© Copyright 1995-2017, Clay Irving <firstname.lastname@example.org>, Manhattan Beach, CA USA
|Subscribe in a reader|||||
Beurre Blanc — literally translated from French as "white butter" — is a rich, hot butter sauce made with a reduction of vinegar or white wine (normally Muscadet) and shallots into which cold, whole butter is blended off the heat to prevent separation. (Lemon juice is sometimes used in place of vinegar and stock can be added as well). This sauce originates in the Loire Valley cuisine.
It is not uncommon to see recipes that include a beurre blanc sauce to which heavy cream has been added as a "stabilizing agent". This is a point of contention amongst many culinary enthusiasts and can be heavily frowned upon. Chef Anthony Bourdain famously wrote in his novel Bone in the Throat: "There is no, I repeat, no, cream in a real beurre blanc ... You see any mention of cream in there? No ... you put cream in there, it ain't a beurre blanc." To be precise: Adding double (heavy) cream to beurre blanc turns it into beurre nantais (Nantes butter).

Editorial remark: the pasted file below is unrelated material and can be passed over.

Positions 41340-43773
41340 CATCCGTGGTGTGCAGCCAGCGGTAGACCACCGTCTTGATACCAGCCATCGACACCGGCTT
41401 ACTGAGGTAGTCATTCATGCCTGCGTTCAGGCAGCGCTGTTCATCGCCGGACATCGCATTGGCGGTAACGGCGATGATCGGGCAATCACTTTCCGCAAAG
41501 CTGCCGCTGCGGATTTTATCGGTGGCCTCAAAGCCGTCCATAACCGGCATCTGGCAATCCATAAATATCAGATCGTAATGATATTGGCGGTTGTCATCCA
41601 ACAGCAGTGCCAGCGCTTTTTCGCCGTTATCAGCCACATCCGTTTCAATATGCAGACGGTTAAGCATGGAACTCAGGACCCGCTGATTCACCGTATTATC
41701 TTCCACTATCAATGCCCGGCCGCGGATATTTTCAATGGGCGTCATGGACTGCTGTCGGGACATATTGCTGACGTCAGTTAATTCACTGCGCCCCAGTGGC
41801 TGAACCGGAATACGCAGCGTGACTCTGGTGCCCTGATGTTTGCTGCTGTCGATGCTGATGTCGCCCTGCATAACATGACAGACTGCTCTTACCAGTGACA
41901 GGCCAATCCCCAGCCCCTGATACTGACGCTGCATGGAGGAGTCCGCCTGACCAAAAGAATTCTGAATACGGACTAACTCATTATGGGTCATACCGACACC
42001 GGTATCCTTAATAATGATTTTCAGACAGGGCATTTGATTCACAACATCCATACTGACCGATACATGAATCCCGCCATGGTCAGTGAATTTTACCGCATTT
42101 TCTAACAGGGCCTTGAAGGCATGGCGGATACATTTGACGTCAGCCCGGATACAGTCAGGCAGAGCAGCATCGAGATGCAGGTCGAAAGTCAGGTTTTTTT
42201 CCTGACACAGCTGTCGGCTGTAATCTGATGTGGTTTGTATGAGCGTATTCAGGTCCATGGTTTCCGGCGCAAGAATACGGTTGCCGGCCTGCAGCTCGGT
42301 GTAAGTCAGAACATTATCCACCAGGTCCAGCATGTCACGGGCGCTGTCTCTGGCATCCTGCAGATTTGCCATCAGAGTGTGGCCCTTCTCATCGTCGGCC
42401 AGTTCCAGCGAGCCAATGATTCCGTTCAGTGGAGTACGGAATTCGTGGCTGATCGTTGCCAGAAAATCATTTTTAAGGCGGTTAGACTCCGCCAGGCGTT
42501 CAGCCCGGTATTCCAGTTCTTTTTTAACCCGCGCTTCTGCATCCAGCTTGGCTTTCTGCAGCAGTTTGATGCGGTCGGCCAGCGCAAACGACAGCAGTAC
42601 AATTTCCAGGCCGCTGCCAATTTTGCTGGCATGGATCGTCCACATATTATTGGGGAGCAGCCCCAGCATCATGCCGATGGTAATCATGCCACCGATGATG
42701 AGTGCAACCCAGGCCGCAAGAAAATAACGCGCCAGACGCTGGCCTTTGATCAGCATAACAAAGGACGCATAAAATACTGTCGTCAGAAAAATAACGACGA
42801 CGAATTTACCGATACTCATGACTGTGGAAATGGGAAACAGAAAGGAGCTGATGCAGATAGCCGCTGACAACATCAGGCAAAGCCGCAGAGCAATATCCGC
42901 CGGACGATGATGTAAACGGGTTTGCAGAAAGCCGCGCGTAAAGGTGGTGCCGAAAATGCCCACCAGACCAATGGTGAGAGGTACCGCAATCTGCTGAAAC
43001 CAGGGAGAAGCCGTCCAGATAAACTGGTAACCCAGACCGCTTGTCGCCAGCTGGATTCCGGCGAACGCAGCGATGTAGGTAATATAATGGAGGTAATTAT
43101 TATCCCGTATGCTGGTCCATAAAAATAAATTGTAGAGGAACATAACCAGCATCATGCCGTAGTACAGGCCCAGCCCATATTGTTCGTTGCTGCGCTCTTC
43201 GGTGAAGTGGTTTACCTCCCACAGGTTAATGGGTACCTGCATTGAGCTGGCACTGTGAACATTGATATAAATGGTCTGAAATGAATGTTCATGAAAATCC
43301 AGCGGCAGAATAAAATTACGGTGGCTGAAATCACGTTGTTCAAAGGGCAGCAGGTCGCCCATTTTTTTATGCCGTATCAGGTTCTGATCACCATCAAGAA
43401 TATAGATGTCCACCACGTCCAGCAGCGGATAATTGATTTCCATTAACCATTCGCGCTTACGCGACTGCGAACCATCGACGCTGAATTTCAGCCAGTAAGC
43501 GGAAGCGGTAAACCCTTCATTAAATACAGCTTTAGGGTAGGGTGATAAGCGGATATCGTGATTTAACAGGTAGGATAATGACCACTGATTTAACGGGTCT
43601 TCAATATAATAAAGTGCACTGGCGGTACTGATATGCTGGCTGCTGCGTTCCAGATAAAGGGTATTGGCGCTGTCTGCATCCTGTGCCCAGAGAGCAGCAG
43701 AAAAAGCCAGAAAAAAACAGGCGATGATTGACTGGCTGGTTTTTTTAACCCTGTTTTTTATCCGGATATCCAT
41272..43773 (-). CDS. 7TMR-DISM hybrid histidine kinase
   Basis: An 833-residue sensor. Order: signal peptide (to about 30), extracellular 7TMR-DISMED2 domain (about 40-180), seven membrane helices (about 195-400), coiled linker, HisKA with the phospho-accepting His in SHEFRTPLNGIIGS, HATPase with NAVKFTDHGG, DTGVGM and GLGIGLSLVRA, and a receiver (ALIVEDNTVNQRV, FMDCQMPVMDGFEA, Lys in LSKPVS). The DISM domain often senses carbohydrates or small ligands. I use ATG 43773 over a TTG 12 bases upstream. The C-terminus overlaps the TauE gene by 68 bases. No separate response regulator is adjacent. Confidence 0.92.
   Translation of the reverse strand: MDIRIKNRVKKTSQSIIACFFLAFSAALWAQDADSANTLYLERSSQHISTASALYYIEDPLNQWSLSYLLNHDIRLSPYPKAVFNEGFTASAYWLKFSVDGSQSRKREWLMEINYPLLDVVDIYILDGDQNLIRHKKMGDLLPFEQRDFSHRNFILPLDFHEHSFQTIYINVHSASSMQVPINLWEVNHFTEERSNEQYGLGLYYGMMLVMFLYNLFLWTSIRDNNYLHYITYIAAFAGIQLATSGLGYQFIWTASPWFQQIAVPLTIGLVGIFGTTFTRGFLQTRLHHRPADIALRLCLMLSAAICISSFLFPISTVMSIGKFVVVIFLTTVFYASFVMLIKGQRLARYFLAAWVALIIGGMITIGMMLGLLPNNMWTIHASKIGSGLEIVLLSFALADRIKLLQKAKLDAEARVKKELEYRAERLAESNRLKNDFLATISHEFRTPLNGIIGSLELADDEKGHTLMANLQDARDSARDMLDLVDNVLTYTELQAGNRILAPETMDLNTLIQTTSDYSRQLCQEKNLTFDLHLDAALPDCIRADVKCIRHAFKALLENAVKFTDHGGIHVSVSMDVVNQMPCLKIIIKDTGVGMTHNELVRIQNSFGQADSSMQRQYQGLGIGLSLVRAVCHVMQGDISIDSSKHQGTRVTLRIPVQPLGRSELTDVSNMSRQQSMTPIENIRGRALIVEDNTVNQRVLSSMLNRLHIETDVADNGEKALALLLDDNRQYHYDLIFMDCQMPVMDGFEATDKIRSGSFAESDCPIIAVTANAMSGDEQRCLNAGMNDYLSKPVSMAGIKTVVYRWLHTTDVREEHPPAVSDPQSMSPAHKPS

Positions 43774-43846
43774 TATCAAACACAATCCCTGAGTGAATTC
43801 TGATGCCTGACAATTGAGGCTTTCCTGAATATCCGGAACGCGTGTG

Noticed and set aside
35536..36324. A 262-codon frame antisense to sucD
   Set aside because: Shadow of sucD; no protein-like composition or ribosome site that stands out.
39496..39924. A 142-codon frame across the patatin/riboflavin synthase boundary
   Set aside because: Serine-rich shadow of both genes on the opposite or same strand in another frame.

5 to 6 shallots, peeled and finely chopped
1 cup white wine vinegar, or white wine with a splash of vinegar
1 cup unsalted butter
salt and pepper
Cook the shallot in the vinegar or white wine in a saucepan until very soft and the liquid has reduced to one-third. Cook over low heat, otherwise the liquid will evaporate too quickly. Remove the pan from the heat stir in the butter all at once and whisk briskly until emulsified and creamy. Season with salt and pepperand add a little vinegar and other ingredients if desired.
|Buerre Nantais||Add a teaspoon of heavy cream (35%) and substitute white Muscadet wine for the vinegar|
|Beurre Rouge||Subsitute dry red wine and red wine vinegar for the white wine and white wine vinegar|
|Lemon Beurre Blanc||Add the grated zest for a small lemon into the wine mixture before reducing it|
|Mustard Beurre Blanc||Just before serving, whisk in ½ teaspoon Dijon mustard, ½ teaspoon French whole-grain mustard, and fresh lemon juice, to taste|